Inside Neuschwanstein Castle, Bavaria’s fairytale landmark

If anything springs to mind when you hear the phrase “fairytale castle”, it’s almost definitely Neuschwanstein Castle near Füssen in Germany
Neuschwanstein Castle Germany

In 1868, the young King Ludwig II of Bavaria wrote to composer Richard Wagner, a man who had inspired him to embrace an aesthetic of high-German fantasy at the impressionable age of 15 when he had first seen Wagner’s opera Lohengrin, followed by Tannhäuser shortly thereafter.

“It is my intention to rebuild the old castle ruin of Hohenschwangau near the Pöllat Gorge,” Ludwig wrote, “in the authentic style of the old German knights’ castles, and I must confess to you that I am looking forward very much to living there one day.” He went on to describe the location as “one of the most beautiful to be found, holy and unapproachable”, and likely planned to outdo the neo-Gothic castle built by his father Maximilian II of Bavaria at Schwanstein in the 1830s, and the Wartburg in Thuringia, the medieval fortress reconstructed in the same decade.

The internal courtyard of Neuschwanstein Castle

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The result would eventually become Neuschwanstein (i.e. “New Schwanstein”) Castle, one of the most enduring symbols of the Romantic and decadent obsession with medieval German history that Wagner and his younger patron Ludwig shared. With a theatrical air – it was literally designed by a famed contemporary stage designer called Christian Jank – and built to a plan that was approved personally by the King at every new draft, the castle is a testament to royal folly as much as it is a world-famous Bavarian landmark. It’s as striking and ambitious as it is ersatz when compared to actual, functioning castles – a kitsch and idealistic take on the great feasting halls and turrets of the chivalric age in which interest had been revived across Europe in response to the Industrial Revolution (in Britain, Ludwig and Wagner’s contemporaries were Edward Burne-Jones and William Morris).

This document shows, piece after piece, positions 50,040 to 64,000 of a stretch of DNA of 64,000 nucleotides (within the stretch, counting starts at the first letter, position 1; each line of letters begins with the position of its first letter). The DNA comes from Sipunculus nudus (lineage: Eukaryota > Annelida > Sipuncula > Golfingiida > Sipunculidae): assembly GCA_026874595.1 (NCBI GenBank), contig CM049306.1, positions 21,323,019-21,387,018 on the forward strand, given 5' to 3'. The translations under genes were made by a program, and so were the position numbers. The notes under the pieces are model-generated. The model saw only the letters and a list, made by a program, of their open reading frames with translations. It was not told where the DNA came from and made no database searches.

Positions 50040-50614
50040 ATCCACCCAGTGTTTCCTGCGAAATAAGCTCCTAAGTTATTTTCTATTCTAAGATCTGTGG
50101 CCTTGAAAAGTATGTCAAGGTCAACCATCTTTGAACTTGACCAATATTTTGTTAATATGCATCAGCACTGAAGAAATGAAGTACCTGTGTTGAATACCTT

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The iconic Neuschwanstein castle is pictured near the village of Hohenschwangau in southern Germany during its reopening on June 2, 2020, amid the novel coronavirus Covid-19 pandemic. - Famous for its fairy tale architecture, Neuschwanstein castle reopens after two and a half months of closure due to the Covid-19 crisis. (Photo by Christof STACHE / AFP) (Photo by CHRISTOF STACHE/AFP via Getty Images)CHRISTOF STACHE/Getty Images
Where is Neuschwanstein Castle?

Neuschwanstein is built high on a rocky outcrop called the “Jugend” at the edge of the Alps, very near the Austrian border with what is now Germany but which was the Kingdom of Bavaria in the 1860s. Two earlier castles had been built on the outcrop, but Neuschwanstein was to be comfortable and modern in comparison, with all the trappings the 1860s offered. Ludwig paid for it from his own personal fortune, considerably enlarged since the death of his grandfather in February 1868. It would eventually cost 6.2 million marks, or about €50 million in today’s money.